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Bluetongue - advice and guidance

Bluetongue case in a clinically affected Highland cow.
Extensive superficial erosion of the muzzle with a mucopurulent nasal discharge

Bluetongue is a viral infection of ruminants that until recently was not seen in Northern Europe or Great Britain. There are 24 serotypes of Bluetongue and different serotypes have different geographical spread. There appears to be no cross immunity afforded following infection from 1 serotype to the other serotypes. Bluetongue is spread via some species of midges; the geographic distribution of these species of midges is changing as a result of increased temperatures and humidity. In the summer of 2006 Bluetongue serotype 8, BTV8, infection was observed in Northern Europe causing limited number of outbreaks and relatively little impact. Last year there were large numbers of holdings affected in Northern Europe and a small number of infected animals seen in Great Britain. It would be likely therefore that we would have a similar increase in the number of infected animals in Great Britain this year. Further animals have been found as part of the pre-movement blood testing regime, case in Poole.

The only effective way to try and prevent this rapid escalation of Bluetongue cases is via a vaccination program, a vaccine for BTV8 will be hopefully be available later this year. DEFRA have decided not to make this compulsory, but are advising farmers and livestock owners to vaccinate their stock. It has been estimated that if approximately 80% of susceptible livestock are vaccinated then we should be able to prevent a major Bluetongue outbreak. Cattle will require to be given 2 doses of vaccine whereas sheep will only require a single dose, it is hoped that the vaccine will be available in the next couple of months. Initially stocks will go to vaccinate animals in the protection zone and then in the surveillance zone. Actual costs of the vaccine are unknown as yet but are hoped to be less than 1 per dose, livestock owners will be able to administer to their own livestock with the vaccine only being available from veterinary surgeons. Animals will need to have booster vaccines given for the following 2 years to give good long term immunity.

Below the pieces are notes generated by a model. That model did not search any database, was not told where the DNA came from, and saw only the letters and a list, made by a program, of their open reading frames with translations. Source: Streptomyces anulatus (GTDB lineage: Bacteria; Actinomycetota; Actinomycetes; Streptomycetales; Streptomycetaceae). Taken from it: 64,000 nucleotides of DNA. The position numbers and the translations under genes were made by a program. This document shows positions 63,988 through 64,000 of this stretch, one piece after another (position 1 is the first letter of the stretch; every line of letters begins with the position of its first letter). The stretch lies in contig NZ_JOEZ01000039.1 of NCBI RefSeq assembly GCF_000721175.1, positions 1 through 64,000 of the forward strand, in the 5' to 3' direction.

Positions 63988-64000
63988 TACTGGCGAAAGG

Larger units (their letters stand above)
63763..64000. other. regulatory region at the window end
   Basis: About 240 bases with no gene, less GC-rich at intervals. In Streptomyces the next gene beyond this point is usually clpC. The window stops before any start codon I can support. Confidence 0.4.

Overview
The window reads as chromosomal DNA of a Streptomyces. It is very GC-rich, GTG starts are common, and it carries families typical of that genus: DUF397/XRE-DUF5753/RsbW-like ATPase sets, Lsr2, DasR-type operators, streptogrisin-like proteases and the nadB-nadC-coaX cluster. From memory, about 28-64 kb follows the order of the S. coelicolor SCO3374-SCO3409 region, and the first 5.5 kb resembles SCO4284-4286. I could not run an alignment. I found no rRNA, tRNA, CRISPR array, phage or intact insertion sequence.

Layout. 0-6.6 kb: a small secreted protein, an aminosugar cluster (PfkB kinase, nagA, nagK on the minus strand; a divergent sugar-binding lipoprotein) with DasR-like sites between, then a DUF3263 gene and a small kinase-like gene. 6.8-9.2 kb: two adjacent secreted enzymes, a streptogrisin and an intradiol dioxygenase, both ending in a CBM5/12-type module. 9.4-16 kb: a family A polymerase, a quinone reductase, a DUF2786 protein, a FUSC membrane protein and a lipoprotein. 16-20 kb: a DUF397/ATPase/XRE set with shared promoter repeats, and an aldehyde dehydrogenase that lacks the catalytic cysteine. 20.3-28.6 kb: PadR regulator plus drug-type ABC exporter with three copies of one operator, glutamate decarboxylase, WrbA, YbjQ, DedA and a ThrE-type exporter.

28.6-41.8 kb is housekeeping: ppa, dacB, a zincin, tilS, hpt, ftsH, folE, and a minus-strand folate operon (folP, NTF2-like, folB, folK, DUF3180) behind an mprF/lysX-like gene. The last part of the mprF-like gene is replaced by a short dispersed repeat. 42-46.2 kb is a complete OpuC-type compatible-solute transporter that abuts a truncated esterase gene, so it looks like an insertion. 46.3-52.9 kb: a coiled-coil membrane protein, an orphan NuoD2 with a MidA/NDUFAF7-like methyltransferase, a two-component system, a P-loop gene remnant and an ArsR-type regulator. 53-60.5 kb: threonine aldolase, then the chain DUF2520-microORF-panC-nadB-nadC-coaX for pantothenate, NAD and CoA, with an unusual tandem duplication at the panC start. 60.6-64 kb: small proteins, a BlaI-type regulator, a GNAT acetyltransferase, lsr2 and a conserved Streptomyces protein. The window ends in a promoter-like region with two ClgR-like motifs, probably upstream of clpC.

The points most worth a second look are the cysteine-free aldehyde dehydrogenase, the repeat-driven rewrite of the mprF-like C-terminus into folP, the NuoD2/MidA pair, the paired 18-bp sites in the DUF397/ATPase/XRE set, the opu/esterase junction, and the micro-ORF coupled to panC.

Contact your vet now and pre-order what you need for sheep, cattle and goats

Until vaccines are available the only other control method is prevention of biting from midges, in sheep this could mean a delay in shearing as shorn sheep seem to be bitten more readily, housing of livestock when midges are most active, avoidance of fields where midges are most prevalent or the use of insecticidal products to try and prevent exposure to the midges.

The final concern is that other serotypes could move into Northern Europe and pose further threats to British livestock and we can only hope that if this appears likely that newer vaccines become available that give greater cross protection.

For pictures of Bluetongue please look at the following links.

A question and Answer document on Bluetongue by the Rare Breed Survival Trust

DEFRA site

Try this link for images of sheep and cattle and also for some things that are not Bluetongue (this is a large pdf file - please be patient)
And for cattle

Steve Grills March 2008

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